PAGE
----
The old man and the car

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The old man and the car

Meet Gran Torino’s Walt Kowalski: Korean War vet, retired auto worker, widower, ornery racist coot.

Walt can’t stand the people crowding into his home for his wife’s wake, and they’re relatives and friends; don’t even get him started on the Hmong family moving in next door. But he’s played by Clint Eastwood, in an Eastwood-directed movie, so no matter what kind of bastard Walt is, you know you’re probably going to like him.

With his wife gone, all Walt really wants to do is swig PBRs on his porch and mutter spiteful pronouncements to his yellow Lab, Daisy, who absorbs them without judgment. Walt has kids, who’ve grown puffy and complacent, and grandkids, who seem like an old man’s nightmare of bratty entitlement. He also has a hovering young priest (Christopher Carley), who promised Walt’s wife he’d get Walt into confession.

The good, the bad and the director: Clint Eastwood stays lean and mean behind and in front of the camera in Gran Torino.

And then there are the neighbors. When one, a sensitive kid named Thao (Bee Vang), shows up at Walt’s door, he barks, “Have some respect, zipperhead. We’re in mourning here.” The irony’s lost on Walt, of course, but not on Eastwood, who became famous partly by knowing how to play seething intolerance for laughs, and who seems—at least at first—to intend his reportedly final film performance to be satirically comedic. Not a bad idea.

Walt’s worldview has calcified into a pose, the maintenance of which is easier for him than experiencing actual feelings. He also maintains two objects of sentimental value: the M-1 rifle that he carried in combat and a 1972 Ford Gran Torino that signifies his former employer’s glory days. And when Thao tries to steal the latter as a gang initiation, he finds himself staring down the barrel of the former, right into Walt’s beady glare.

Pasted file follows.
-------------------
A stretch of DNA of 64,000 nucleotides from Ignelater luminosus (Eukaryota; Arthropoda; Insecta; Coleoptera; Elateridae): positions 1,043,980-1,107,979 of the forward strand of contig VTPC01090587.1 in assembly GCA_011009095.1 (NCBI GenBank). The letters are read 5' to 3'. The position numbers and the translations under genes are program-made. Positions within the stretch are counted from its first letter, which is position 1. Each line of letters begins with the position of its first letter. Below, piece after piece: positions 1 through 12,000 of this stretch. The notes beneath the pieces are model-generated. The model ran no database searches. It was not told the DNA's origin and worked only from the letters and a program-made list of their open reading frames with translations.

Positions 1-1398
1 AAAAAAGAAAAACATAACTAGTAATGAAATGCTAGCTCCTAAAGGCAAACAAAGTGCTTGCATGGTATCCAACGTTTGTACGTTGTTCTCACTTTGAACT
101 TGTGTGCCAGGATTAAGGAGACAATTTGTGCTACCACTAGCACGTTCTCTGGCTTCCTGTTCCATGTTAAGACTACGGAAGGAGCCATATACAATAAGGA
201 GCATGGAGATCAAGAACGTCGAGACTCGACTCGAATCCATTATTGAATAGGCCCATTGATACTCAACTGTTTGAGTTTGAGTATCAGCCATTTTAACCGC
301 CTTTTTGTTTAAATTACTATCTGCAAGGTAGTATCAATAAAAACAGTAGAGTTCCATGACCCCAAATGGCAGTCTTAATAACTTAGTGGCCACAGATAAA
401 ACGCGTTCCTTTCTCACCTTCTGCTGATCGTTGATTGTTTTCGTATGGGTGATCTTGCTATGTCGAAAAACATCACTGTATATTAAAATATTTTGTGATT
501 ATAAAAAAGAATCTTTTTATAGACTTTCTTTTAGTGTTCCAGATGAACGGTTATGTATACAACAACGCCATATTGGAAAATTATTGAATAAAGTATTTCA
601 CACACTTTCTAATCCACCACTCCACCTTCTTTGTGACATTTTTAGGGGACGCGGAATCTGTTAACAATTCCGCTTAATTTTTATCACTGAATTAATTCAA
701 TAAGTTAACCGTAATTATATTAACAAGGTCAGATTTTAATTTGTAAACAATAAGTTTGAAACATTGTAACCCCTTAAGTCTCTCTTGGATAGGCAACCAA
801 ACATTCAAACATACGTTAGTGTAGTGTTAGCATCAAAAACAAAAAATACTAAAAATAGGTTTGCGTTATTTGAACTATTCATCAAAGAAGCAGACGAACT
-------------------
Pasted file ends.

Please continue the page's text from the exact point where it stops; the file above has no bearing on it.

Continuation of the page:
Assuming your willingness to indulge it, this could be the beginning of a beautiful friendship. As it happens, Walt’s gun-toting machismo becomes a form of protection for Thao against the gang. So, as a gesture of goodwill, Thao’s sister Sue (Ahney Her) insists that Thao shall be at Walt’s service.

Walt responds like Dirty Harry having a new partner assigned: reluctantly putting Thao to work on a few odd jobs and inevitably deciding to try and man him up. This involves loaning Thao tools, exposing him to the crass rapport between Walt and his barber (John Carroll Lynch), and brusquely advising him on the matter of talking to girls. Meanwhile, Sue gets wise to Walt’s posturing and gets him over to her house, where he realizes, in the movie’s most tonally exact line, that “I have more in common with these gooks than with my own spoiled rotten family…Jesus Christ!” A hateful geezer, yes, but a hateful geezer of, um, honor?

Never mind that Archie Bunker had this routine down when Gran Torinos still were fresh on Ford’s assembly line. You will show respect to His Clintness. It’s just too bad Gran Torino squanders some of the penance it pays for Eastwood’s previous directorial effort, the clunky Changeling, by deciding that satirically comedic is unsustainable; it goes and gets all heavy and redemptive instead.

Eastwood’s no-nonsense aura includes rumors that he resists messing with writers’ scripts. In rookie screenwriter Nick Schenck’s case, that’s a mixed blessing. But really, so what if the material and the performances are uneven? To be the perfectly career-summarizing Clint Eastwood movie, Gran Torino needn’t be perfect—just agreeably rough.

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